Unfolding the Materiality Matrix - A Consulting Approach

A step-by-step guide on determining the issues that matter most
Unfolding the Materiality Matrix - A Consulting Approach
Publ. date 4 apr 2012
In 1999, many of us got to know ‘The Matrix’ as the world we humans live in, and the real world, which is a layer around the Matrix that is controlled by machines. Was this spectacular science fiction movie the inspiration for many organizations to think beyond their small world, to start interacting with stakeholders and develop a materiality matrix? Probably not. However, since the beginning of the new millenium, we have seen a spectacular increase in the use of the materiality matrix in sustainability strategy design and reporting.

The materiality matrix and how to construct it

The materiality matrix consists of issues that can have a severe impact on an organization’s performance. On the one hand or x-axis, these issues are ranked on importance to the organization itself. On the other hand or y-axis, the issues are ranked on their relevance to the organization's stakeholders: e.g. customers, employees, NGO’s and suppliers. By valuating the materialities, an organization obtains a clear view on the issues that matter most to them, so they become able to prioritize and take the right actions to improve their performance.

Constructing a materiality matrix is a valuable process, but with big results. In addition to involving executive management and increasing engagement, the process also delivers a better understanding of your stakeholders. Furthermore, the matrix can be used as a steering mechanism: is your company focusing on the right KPI’s? Is your CSR agenda aligned with material issues? Renowed reporting standards, most notably GRI G4 and the new GRI Standards, are increasingly focussing on materiality driven-sustainability in order to determine the real value created by an organization's sustainability strategy.

Solid process required

As the popularity of the materiality matrix rises, so does the ‘quick and dirty’ approach of constructing one. It’s  quite a simple process to draw up a materiality matrix and publish it: however, an improvised or unverified matrix could become a liability for the company. A recent study  by CSR Insight showed that widespread corporate noncompliance with Security and Exchange Commision (SEC) requirements triggered by material ESG issues may cause many SEC filings to be materially misleading, inaccurate, or even fraudulent.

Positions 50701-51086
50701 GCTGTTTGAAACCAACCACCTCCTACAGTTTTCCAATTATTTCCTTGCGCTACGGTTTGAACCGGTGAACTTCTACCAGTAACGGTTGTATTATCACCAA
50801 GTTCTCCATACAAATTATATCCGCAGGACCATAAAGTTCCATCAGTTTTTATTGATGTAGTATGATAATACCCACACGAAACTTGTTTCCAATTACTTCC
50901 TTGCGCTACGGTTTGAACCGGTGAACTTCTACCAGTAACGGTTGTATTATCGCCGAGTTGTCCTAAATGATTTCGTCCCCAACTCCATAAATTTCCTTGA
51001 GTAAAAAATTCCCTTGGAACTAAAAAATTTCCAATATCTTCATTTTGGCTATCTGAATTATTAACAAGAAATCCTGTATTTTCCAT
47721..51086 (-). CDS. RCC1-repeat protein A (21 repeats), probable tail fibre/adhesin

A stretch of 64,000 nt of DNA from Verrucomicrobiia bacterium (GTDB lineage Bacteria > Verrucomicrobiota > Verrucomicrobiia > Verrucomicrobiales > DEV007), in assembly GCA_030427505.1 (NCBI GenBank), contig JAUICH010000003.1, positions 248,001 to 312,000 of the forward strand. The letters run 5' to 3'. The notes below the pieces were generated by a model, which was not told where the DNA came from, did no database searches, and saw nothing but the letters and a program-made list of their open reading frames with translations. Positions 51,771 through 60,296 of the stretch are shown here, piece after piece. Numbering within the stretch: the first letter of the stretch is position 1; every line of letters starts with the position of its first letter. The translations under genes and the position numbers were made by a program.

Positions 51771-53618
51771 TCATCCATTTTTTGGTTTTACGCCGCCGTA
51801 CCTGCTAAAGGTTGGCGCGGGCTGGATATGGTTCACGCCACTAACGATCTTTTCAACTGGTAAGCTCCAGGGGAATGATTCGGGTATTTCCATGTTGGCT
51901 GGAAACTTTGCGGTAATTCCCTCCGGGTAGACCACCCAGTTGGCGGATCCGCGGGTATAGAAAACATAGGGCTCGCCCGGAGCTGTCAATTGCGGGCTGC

Therefore, following a throrough process is imperative in constructing a solid materiality matrix:

  1. Involve your management team
  2. Engage your stakeholders by conducting a dialogue
  3. Embed your material issues in your organization by using KPI’s.

These steps lay the foundation for a CSR program that creates value in the areas most relevant to the organization and its stakeholders.

Concluding from this industry analysis, what seems to set the frontrunners apart from the herd is a strategic focus on sustainability as a key driver. They approach sustainability as an opportunity for value creation, and not just a set of measurements in order to comply with regulation.

Implementing materiality in your organization?

Is your organization looking for a strategic focus on sustainability as a key driver, and would you like to know more about the materiality matrix as a building block of your CSR program? Please contact Josée van der Hoek, consultant at josee@finchandbeak.com or call +31 6 28 02 18 80 and we'll show you how to create value from materiality rather than taking an instrumentalist approach to it.

About Josée van der Hoek

Experienced strategic issues management specialist with expertise in strategy development, food waste and DJSI. | josee@finchandbeak.com